Finally one day, I was raking leaves and listening to R.C. Sproul's lectures on What is Reformed Theology?. When he discussed the doctrine of justification by faith alone, it was as though the sun broke through the darkness, and I experienced assurance for the first time in my Christian life.
"In the final analysis, the only way that any person is ever justified before God is by works.  We are saved by works, and we are saved by works alone.  Don't touch that dial..."
"[W]hen I say that we are justified by works and by works alone, what do I mean by it? I mean that the grounds of my justification and the grounds of your justification are the perfect works of Jesus Christ. We're saved by works, but they are not our own. That's why we say we're saved by faith, and we're saved by grace, because the works that save us aren't our works, they're Somebody else's works."1
God takes my sin and places it on the righteous, holy, perfect Lamb of God and expends His wrath upon the Him. But if the story ended there, my sins would have been dealt with, but what about my life? What about God's just requirement that we be holy as He is holy? He takes the perfect righteousness of Jesus Christ and puts that to my account. This is imputation. There is no question anymore of where I stand before God. The endless cycle of trying to earn acceptance before God is broken once and for all.
The understanding of imputation also holds out the only real hope that real Christians have of maintaining real acceptance with the real God. The reality of imputed righteousness is a real encouragement to ongoing sinners. Even as believers we must admit that sin is mixed with all we do. Even though we are justified believers, we still stumble and fall. We still make backward steps. What will keep a believer persevering in the face of remaining sin? Just this: the knowledge that the righteousness that renders us acceptable to God is not our personal achievement. It is Christ's righteousness achieved for us.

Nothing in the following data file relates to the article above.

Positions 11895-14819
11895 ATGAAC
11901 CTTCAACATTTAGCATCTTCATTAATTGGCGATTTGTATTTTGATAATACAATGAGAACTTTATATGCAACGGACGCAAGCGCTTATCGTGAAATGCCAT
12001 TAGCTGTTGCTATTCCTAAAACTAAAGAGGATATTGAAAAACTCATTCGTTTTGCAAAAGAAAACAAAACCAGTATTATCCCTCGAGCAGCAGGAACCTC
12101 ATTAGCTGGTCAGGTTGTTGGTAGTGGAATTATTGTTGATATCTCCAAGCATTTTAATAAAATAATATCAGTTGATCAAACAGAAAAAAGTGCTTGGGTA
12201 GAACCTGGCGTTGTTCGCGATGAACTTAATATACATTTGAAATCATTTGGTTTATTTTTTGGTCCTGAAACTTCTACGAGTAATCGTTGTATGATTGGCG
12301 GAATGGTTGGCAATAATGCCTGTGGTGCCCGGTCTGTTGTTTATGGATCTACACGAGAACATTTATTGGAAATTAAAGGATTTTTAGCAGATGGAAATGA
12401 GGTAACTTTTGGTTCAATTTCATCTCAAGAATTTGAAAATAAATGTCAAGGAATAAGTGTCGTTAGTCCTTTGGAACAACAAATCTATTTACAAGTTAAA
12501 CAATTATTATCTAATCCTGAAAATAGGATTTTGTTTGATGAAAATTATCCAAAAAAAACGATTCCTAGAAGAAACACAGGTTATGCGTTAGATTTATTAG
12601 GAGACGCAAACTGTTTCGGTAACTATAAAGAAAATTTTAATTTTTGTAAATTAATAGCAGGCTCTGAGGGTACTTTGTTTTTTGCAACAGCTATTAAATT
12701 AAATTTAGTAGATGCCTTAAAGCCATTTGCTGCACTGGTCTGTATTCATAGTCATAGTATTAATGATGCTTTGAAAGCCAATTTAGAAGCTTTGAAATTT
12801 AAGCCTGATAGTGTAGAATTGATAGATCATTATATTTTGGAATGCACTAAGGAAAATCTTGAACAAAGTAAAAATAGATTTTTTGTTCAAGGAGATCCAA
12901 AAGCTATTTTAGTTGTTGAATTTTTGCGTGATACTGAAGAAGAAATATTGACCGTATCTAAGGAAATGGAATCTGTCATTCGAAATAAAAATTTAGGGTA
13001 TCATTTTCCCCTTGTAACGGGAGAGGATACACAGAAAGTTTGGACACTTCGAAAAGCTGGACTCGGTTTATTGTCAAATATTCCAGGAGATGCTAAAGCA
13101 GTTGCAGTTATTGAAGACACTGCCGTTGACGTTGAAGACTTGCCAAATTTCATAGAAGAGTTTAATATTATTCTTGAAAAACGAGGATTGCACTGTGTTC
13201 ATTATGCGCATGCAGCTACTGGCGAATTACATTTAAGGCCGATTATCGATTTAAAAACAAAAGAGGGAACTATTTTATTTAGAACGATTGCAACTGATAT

What is a Christian to do when he stumbles and falls in sin?  He must keep looking to Christ by humbly repenting and starting over.  This is how we battle discouragement. This is what keeps us from losing hope. On the believer's worst day this thought can keep him from utter despair: Jesus Christ is my righteousness. To see, remember and believe that God has credited Christ’s righteousness to us and has on that basis accepted us once and for all, is to find the strength and the direction to fight against every form of discouragement and temptation and frustration in life.2
This is why I love the doctrine of imputation. Having lived without assurance so long, it's no wonder I can't forget the day when I realized that peace with God rested outside of me or my performance. I still stumble and my assurance may waiver, but there is someone else that I can look to - Jesus Christ, my righteousness.

1. What is Reformed Theology? Teaching series by R.C. Sproul, Ligonier Ministries.
2. Imputation: The Sinners Only Hope - Thomas K. Ascol, Founders Journal, Issue 59, Winter 2005, pp. 1-13.

This is based on a post from my personal blog from 2010.

Thursday, November 2, 2017

Testing, Testing

. . . you have been grieved by various trials, so that the tested genuineness of your faith—more precious than gold that perishes though it is tested by fire—may be found to result in praise and glory and honor at the revelation of Jesus Christ (1 Peter 1:6-7 ESV).

I knew a couple—active in their local church and, to all appearances, committed Christians—who stopped believing in God after tragedy struck their family. First, they struggled with trusting God. "If God is good," they wondered, "how could he allow our young son to die? How could he allow this kind of suffering?"

None of the answers they received satisfied them. "What good is faith in God," they asked, "if he won't at least protect us from severe trials like this one?" They were angry with God and stopped going to church. Eventually they stopped believing God even existed. It's been thirty years now and they persist in their unbelief.

The loss of their son showed that their faith had been a quid pro quo kind of faith: they believed, but they expected that God, in turn, would protect them from tragedy. Their faith, despite appearances, was not genuine faith and their trial revealed it.

But true believers keep on trusting in the midst of suffering because they know their only hope is for God to carry them through it. And as they suffer, real believers see that their ultimate hope is not in this world, but in eternity with God. Their trials demonstrate the genuineness of their faith, not so God can see its quality, but so they can. And when they do, they will be assured what they hope for most will be finally be theirs.